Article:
Across Virginia, school divisions have been grappling with a decline in state education funding since 2008. But poor school divisions have born a disproportionate brunt of the cuts, according to a study by the Commonwealth Institute.
The study concluded that state funding drops were three times greater in the poorest school divisions than in the wealthiest ones.
“By cutting funding so deeply for the highest poverty school divisions, lawmakers are making it more difficult for schools to fully equip their students, threatening their economic prosperity and opportunity for years to come,” the study’s authors wrote.
The study underscores disparities in school funding that exist across the country, despite federal education spending that targets poor students and state funding meant to lessen the inequity. In Virginia, poor school divisions still get more state money per student than do wealthy divisions because the funding formula relies heavily on a school division’s ability to pay.
The study, released Friday, comes as Virginia lawmakers grapple with how to make up for a projected shortfall of more than $300 million.
“We would urge them to protect K-12,” said Mitchell Cole, a researcher with the institute and one of the authors of the study. “Look at the impact of what they’ve done ... thus far.”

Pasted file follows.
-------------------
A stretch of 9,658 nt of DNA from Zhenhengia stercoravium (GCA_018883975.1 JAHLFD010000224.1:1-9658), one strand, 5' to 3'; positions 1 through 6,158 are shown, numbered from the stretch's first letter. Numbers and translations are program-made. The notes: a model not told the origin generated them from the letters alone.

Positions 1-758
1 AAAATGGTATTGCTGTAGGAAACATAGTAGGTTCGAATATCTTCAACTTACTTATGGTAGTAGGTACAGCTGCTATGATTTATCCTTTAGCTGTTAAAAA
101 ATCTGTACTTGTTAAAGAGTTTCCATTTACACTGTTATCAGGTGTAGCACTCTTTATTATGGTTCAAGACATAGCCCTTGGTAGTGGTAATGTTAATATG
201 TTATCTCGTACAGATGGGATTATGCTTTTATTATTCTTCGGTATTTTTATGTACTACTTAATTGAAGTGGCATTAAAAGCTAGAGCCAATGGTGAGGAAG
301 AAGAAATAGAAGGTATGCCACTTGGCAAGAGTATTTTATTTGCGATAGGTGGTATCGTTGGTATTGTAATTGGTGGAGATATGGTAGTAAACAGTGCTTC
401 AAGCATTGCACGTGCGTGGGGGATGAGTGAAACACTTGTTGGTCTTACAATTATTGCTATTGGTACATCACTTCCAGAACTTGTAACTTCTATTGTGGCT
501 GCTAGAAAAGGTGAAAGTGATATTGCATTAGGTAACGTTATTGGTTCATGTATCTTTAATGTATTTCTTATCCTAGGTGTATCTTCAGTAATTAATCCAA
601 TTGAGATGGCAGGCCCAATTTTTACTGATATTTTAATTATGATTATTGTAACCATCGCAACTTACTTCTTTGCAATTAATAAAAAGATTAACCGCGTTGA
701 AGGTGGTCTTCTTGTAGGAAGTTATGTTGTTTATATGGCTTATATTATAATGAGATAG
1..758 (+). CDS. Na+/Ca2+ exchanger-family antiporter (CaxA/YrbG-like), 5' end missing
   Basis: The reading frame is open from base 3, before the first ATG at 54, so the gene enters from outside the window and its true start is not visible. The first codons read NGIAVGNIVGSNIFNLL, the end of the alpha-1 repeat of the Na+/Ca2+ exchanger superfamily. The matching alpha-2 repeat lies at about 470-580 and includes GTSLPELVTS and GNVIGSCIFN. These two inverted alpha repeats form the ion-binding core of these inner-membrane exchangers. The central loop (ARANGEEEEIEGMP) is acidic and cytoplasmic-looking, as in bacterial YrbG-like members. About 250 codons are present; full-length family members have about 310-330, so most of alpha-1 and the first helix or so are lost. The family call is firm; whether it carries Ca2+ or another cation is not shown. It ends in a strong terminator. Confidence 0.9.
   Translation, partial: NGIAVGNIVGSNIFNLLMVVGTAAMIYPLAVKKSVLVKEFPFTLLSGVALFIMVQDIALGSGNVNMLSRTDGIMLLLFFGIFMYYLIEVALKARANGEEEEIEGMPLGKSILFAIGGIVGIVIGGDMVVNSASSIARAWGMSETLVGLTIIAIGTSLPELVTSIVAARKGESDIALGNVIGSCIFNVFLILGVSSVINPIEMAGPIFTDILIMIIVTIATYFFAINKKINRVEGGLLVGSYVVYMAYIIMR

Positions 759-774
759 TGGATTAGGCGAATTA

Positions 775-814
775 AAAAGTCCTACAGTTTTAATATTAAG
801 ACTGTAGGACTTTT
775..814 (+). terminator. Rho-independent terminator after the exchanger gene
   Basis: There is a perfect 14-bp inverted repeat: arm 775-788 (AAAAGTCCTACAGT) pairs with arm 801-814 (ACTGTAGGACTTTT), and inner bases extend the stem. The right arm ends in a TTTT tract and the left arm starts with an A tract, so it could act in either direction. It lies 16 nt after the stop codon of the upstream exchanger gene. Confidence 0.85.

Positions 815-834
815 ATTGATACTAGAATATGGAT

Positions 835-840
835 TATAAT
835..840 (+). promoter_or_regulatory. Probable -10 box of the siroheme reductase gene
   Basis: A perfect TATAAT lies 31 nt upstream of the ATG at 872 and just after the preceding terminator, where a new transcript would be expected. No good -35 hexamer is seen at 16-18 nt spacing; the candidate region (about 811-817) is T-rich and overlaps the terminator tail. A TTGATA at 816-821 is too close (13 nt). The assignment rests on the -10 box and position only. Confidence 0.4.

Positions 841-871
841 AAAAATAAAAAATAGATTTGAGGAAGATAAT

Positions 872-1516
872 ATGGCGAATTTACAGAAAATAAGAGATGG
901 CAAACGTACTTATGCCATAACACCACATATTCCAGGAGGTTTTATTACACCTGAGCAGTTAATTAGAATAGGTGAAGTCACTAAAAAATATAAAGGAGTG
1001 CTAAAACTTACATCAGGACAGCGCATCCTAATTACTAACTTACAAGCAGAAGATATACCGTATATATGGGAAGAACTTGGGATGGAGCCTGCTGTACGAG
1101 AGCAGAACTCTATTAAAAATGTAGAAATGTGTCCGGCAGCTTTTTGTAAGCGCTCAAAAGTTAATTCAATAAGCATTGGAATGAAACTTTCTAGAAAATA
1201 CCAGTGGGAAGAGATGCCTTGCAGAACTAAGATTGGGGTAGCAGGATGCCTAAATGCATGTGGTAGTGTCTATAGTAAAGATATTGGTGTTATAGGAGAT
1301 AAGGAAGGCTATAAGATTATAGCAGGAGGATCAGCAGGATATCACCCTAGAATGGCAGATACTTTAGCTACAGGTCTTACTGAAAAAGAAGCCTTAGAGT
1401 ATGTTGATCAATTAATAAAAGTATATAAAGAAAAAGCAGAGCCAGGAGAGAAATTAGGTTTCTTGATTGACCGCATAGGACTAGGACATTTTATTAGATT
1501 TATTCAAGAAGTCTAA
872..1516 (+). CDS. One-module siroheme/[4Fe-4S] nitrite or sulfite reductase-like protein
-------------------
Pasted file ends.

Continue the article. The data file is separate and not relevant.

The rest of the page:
The authors of the study divided school divisions into five categories, from poorest to wealthiest, based on 2008 U.S. Census data on poverty.
It then looked at state education funding since 2009, when funding started to drop. Between fiscal 2009 and 2013, the poorest set of school districts lost $1,490 per student in state funding. The wealthiest lost just $511 per student.
The authors pinned the disparities in funding cuts on the formula used to divide up the pot, called the Standards of Quality. Changes were made to the formula to cut state education spending. Those changes — including capping spending on social workers — appeared to hit poor school divisions harder.
Michael Cassidy, president of the Commonwealth Institute, said one of the state’s goals in education funding is to smooth out disparities between affluent and poor school divisions.
“When Virginia adopted the Standards of Quality formula, a key part of the reason that they did that was to deal with these issues of equity and the role that the state can play to equalize educational opportunity,” he said. “The changes that have been made to the Standards of Quality formula set that key goal back significantly.”